I decided to create my own calibration model, which was essentially a large rectangle that covered almost the entire build area and was one layer thick. My thinking was that it would allow me to tune the bed level correction numbers to ensure that all areas of the bed would have satisfactory first layers. Although this print would take nearly 2 hours to complete, I thought it was worth it to ensure my first layer would be consistently good and I could trust sending jobs to the printer without having to babysit it every time.
My first print revealed that much of my bed was too close to the nozzle. Something that was impossible to gauge using the first layer calibration and even the bed level correction STL provided by Prusa. After making some adjustments, I was able to fine tune the correction values to a smooth, even first layer on 95% of the calibration print. There was a small portion on the right side my build plate that would consistently under extrude. Calibrating the numbers to correct this resulted in the majority of the build area being over extruded. As a result, I decided to focus on the majority and just accept that I would likely not be able to print anything that required that area of the build plate.
I flipped the steel sheet over to determine if whether the other side had less imperfections, but it seems it had its own set of imperfections that would need a whole new process of bed level correction, which I just wasn’t prepared to do. I just wanted to get to printing actual things, not calibration things. So, I flipped it back to the side I had been using and ran one more calibration print just to make sure I was getting consistent results with the same bed level correction numbers. Thankfully, I did.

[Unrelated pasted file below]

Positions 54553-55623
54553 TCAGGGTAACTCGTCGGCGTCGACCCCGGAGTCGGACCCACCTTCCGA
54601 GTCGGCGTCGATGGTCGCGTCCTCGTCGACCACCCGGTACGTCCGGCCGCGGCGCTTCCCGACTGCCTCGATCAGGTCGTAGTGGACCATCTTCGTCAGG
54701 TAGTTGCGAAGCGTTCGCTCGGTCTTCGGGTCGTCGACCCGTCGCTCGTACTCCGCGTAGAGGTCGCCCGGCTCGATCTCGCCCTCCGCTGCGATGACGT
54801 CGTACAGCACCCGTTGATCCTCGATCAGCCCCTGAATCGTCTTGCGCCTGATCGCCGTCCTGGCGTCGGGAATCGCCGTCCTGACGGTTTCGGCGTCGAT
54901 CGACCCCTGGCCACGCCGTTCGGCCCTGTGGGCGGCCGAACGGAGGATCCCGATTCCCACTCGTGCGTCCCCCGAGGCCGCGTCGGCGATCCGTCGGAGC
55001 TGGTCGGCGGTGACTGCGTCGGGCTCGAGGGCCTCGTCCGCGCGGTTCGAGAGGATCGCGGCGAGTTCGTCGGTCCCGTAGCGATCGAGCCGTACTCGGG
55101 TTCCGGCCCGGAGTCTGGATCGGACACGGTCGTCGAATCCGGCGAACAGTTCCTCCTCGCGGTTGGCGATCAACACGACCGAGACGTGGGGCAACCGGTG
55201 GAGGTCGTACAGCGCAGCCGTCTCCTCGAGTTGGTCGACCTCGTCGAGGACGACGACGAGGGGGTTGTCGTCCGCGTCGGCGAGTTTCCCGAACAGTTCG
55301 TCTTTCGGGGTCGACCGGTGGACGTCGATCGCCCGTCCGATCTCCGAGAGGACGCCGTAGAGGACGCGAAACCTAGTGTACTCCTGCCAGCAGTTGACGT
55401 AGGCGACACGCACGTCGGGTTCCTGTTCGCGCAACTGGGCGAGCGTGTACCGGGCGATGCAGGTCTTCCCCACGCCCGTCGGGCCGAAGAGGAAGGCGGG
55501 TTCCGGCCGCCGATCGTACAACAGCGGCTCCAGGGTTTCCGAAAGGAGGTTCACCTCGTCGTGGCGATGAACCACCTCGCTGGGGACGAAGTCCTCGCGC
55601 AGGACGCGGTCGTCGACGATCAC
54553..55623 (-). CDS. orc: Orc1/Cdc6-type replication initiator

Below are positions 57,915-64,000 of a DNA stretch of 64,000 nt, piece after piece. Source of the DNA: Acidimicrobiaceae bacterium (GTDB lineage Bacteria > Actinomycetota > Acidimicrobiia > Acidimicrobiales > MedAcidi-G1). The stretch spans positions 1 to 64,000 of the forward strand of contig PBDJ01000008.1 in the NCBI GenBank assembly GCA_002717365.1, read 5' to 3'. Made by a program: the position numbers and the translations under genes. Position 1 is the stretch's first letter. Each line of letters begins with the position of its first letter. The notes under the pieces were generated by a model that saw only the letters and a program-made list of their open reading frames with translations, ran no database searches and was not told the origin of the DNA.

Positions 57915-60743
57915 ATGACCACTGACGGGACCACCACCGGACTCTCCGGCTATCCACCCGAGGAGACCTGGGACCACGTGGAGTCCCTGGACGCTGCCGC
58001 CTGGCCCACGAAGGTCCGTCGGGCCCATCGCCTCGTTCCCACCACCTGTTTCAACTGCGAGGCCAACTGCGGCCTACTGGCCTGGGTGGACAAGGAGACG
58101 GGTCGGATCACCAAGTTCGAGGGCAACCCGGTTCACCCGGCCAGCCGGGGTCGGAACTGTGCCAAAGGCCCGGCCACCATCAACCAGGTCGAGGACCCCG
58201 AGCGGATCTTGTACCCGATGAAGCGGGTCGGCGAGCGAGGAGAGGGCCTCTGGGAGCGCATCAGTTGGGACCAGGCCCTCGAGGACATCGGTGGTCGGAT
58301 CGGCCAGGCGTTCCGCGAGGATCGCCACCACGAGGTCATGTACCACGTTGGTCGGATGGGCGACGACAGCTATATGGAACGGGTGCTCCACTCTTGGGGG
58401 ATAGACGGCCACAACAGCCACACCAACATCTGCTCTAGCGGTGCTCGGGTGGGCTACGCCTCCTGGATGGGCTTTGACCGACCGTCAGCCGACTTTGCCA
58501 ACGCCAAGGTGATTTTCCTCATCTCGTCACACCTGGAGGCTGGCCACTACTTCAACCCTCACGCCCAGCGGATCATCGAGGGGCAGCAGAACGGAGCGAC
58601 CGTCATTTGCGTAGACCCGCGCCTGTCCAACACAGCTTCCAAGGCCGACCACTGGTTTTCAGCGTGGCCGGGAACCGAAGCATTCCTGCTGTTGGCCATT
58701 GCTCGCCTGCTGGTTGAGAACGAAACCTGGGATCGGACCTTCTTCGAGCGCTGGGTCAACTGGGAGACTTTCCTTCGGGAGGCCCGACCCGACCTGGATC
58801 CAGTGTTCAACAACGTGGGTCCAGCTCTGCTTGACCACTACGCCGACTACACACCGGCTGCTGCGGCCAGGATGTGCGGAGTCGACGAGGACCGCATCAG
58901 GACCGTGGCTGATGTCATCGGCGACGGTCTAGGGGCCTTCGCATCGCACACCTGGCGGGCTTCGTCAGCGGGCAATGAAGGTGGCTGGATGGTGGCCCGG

extrusion multiplier calibration
After all that bed level correction madness, I was happy to find that extrusion multiplier calibration was fairly simple. All it took was one print, some measuring with my digital calipers, and finding out that I didn’t really need to adjust the value set in the slicer.
at last, happy printing
It’s amusing that the Prusa setup wizard displays “Happy Printing!” after completing the first layer calibration when in reality, there is still so much more calibration to do for high quality prints. While I knew it wouldn’t be completely plug-and-play, this much calibration was definitely more than I was expecting. If this is what I needed to do to dial in the highly touted Prusa i3 MK3S, what would I need to do if I had purchased the much cheaper Creality Ender 5? Honestly, I may eventually get a Creality machine for the larger build area, but not until I’ve become much more experienced in 3D printing.
I actually still want to do the extruder linearity correction calibration, but right now, I just want to start printing. If I notice the signs that require this calibration, I’ll do it at that time. I look forward to sharing my 3D printing projects. Check out my TO DO post for a list of projects I currently have in mind. As always, questions and comments are welcome!